Agreeing with 404 and elaborating a bit, there does seem to be a serious negative view of plot twists in games these days, and I think it could be the fact that games aren't run by plot. Twists, or conflicts in understanding are wonderful and are a good step beyond just a representation of events, but I think the strength of the change is connected to the medium. Poetry has paradox and a range of rhetorical devices, painting has juxtoposition of color or form, prose has the plot twist, film has the perspective shift, music has dissonance.

For a game, if there's a change in plot there should also be a change in control, physics, goal, or something that makes it feel different. Bishock's twist was great for a film, but did little gameplaywise. So I guess you need to ask for your game what changes with the climax, and what all would that effect?
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« Reply #6 on: January 23, 2011, 01:42:32 PM »

There's also a third option, which is to make the player expect a plot twist to happen (by giving him somewhat obvious hints while making it seem like he's not supposed to see it coming), and then... BAM! It doesn't happen.

IMO, this is the most effective way of shocking the player, as long as it's done right... the problem is that it's really hard to "do it right". If you make it too obvious, the player will notice he's being tricked too early on, and if it's too subtle, he won't have any expectations for the moment, making the whole thing pointless in the end.
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« Reply #7 on: January 24, 2011, 04:21:41 AM »

For a game, if there's a change in plot there should also be a change in control, physics, goal, or something that makes it feel different. Bishock's twist was great for a film, but did little gameplaywise. So I guess you need to ask for your game what changes with the climax, and what all would that effect?
I agree with this. One of the things plot twists in video games generally don't do, is make the player think "I wasn't expecting this, so this makes everything different". Taking the Bioshock example: we find out that Ryan isn't the true "bad guy" behind all of that, but our goal still doesn't change and we keep moving forward and killing people, working towards the same goal we had before figuring it out: getting the hell out of Rapture and killing (mostly) everyone in the process.
Perhaps a plot twist works better with open-ended games, where you can forge your own goal. Perhaps you find out that your friend is actually one of the bad guys, and you can choose to kill him and keep killing bad guys to achieve the goal A, or you can say "oh fuck it, I never liked my kin anyway" and side with your buddy and kill your people (either by plain killing or changing gameplay, like making a bomb or a virus, I don't know), therefore aligning with the bad guys and achieving goal B. The player must understand that goal B isn't necessarily bad; it's just different.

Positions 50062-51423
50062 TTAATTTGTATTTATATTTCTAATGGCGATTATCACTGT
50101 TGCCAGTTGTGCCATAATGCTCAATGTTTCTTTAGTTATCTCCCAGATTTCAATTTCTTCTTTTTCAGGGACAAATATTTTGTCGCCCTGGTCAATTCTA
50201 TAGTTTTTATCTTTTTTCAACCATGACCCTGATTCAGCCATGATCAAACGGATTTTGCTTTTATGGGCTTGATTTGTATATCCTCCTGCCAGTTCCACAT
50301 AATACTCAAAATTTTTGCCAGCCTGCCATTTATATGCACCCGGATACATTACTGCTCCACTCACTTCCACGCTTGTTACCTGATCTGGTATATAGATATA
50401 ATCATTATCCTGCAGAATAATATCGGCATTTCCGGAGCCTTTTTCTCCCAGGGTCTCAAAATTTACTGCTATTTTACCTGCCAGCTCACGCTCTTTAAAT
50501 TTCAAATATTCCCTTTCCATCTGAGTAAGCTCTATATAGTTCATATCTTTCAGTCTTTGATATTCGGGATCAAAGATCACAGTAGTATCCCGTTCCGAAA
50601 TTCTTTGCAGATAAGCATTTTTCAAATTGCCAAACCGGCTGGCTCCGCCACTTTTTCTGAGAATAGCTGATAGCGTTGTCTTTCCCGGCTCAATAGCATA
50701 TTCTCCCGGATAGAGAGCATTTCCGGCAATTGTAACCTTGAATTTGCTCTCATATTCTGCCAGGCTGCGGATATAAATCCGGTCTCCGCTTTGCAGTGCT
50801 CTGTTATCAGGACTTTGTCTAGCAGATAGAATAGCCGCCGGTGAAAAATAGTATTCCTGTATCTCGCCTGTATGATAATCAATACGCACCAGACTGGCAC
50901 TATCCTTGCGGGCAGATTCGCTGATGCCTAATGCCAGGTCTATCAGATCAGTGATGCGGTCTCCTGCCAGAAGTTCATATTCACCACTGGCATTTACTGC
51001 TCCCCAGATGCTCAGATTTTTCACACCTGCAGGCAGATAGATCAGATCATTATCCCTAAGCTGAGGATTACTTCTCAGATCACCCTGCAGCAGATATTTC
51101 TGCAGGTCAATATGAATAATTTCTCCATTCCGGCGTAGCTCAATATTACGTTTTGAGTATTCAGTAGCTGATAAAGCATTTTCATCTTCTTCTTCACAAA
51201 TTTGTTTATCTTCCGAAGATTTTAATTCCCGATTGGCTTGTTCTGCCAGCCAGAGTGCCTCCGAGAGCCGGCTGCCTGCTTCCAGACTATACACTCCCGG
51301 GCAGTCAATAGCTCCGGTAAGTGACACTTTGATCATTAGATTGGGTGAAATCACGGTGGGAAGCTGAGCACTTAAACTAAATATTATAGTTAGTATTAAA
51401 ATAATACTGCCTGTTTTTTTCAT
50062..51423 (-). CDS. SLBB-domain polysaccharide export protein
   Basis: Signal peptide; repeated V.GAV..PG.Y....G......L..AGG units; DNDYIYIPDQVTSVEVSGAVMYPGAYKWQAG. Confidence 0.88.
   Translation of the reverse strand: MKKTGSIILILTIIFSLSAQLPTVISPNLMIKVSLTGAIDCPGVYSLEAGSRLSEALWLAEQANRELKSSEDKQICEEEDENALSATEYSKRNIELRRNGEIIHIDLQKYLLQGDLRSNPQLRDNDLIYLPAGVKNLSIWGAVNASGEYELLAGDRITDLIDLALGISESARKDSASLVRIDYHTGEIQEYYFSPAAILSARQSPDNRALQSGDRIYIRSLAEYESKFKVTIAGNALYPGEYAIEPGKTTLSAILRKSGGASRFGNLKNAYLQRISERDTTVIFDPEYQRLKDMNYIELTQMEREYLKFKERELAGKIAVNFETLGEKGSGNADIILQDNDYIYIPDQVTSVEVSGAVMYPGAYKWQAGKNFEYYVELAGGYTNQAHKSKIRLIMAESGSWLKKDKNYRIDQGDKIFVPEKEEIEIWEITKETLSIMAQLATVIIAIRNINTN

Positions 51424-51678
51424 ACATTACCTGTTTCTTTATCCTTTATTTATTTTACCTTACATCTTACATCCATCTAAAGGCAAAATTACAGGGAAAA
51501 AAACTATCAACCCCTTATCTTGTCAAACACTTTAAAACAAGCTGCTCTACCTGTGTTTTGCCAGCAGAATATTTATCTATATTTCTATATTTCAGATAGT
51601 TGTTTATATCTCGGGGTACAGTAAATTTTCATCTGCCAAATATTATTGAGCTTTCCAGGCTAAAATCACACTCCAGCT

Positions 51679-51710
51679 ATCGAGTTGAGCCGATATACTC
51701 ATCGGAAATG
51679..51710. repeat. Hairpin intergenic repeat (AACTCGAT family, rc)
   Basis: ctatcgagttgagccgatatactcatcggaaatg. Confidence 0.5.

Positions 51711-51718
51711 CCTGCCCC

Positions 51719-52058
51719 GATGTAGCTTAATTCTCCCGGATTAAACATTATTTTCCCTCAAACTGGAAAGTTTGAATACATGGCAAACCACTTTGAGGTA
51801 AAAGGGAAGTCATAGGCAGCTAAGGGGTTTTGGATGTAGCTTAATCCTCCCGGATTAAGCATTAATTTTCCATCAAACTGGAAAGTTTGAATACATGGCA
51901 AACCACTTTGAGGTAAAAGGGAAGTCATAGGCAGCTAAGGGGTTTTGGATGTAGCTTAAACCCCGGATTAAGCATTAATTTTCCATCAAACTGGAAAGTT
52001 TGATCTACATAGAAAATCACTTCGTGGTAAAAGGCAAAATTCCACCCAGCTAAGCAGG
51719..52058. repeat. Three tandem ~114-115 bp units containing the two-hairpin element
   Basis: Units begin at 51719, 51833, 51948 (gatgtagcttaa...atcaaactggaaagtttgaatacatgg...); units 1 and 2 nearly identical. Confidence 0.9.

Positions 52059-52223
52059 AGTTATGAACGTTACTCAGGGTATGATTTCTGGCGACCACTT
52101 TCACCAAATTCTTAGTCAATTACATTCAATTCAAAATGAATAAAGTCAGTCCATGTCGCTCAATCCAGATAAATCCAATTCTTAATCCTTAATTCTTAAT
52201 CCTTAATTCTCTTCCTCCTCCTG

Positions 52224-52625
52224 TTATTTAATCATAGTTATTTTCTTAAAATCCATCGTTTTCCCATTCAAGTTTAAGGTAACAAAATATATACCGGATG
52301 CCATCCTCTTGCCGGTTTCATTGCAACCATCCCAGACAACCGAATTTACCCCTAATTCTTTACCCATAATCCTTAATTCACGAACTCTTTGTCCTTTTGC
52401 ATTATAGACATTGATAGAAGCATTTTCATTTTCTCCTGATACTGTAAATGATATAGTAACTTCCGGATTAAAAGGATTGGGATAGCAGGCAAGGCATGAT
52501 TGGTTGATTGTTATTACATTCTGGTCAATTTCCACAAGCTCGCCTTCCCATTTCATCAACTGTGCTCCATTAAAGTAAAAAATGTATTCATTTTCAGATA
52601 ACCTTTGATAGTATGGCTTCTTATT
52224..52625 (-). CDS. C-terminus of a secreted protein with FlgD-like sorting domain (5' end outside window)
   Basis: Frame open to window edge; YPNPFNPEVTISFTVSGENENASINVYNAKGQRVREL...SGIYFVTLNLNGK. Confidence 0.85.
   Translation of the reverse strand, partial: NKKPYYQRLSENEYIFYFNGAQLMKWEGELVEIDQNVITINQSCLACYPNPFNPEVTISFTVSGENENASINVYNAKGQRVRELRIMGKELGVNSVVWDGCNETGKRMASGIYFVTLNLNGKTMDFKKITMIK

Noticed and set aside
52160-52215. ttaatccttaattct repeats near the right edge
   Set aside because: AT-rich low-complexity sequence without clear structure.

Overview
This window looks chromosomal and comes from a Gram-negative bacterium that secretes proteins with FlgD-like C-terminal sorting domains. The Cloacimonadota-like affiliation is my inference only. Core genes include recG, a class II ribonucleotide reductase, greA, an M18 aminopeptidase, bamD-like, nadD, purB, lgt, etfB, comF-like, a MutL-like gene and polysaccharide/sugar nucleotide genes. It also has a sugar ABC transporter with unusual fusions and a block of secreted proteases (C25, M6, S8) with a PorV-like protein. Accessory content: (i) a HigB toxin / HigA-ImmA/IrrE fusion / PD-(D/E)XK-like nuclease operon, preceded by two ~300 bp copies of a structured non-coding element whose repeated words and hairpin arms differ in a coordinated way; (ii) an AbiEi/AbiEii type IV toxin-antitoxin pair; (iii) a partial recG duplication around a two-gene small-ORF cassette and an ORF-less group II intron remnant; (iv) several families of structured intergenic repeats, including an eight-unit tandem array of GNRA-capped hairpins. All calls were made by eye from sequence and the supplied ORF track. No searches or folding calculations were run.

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« Reply #8 on: February 10, 2011, 11:41:43 AM »

One of the differences between the two is what you hope to get out of the change of plot direction. (It must be said, I don't consider 'to surprise the reader' a good reason for a twist.) In case 1), the traditional plot twist, you're actually imparting knowledge. That guy's betrayed you, the aliens aren't really aliens, soylent green is people... And for the plot twist to be effective, it has to change one of two things (perhaps both):

a) the reader/player's comprehension of the plot so far,
&
b) the direction/motivation of the character.

In games, as opposed to traditional narrative, the more freedom you give the player to make meaningful decisions, the more likely it is that you can achieve both of the above. However, as you say, it's also very easy to screw up a plot twist. The alternative, of revealing the plot twist to the reader/player but not the characters, is risky. On the one hand it's been used for centuries, and particularly suits tragedy and comedy. However, it risks driving a wedge between the reader/player and the characters - especially if the characters act oblivious, or fail to pick up on hints towards the twist - and as a result may put a certain percentage of your audience off.
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« Reply #9 on: February 15, 2011, 10:50:41 AM »

Eh yo,
so far in this thread I've seen no example why twists in games would be different from in movies,
I agree that twists USUALLY FAILS in games but IMO that's simply because they are poorly written, so those would fail equally bad in movie-form.

As for your exact question:
There is no correct answer on which type of twist to choose for your game, it all depends on your story.

As for how to write a meaningful twist in general:
I agree with what has been said tho I would like to add 1 more concept,
The twist must have been hinted at during the story[/i], when the twist is finally revieled your reaction should be "Argh why didn't I think of that?!",

for example:
Rainbow-six Vegas spoiler:
/*
You play the entire game doing missions for your general, in the last level the HUD-video from the general explains that he was the guy behind it all along! and then the game ends with "to be continued" as if that was supposed to be a great cliffhanger or something.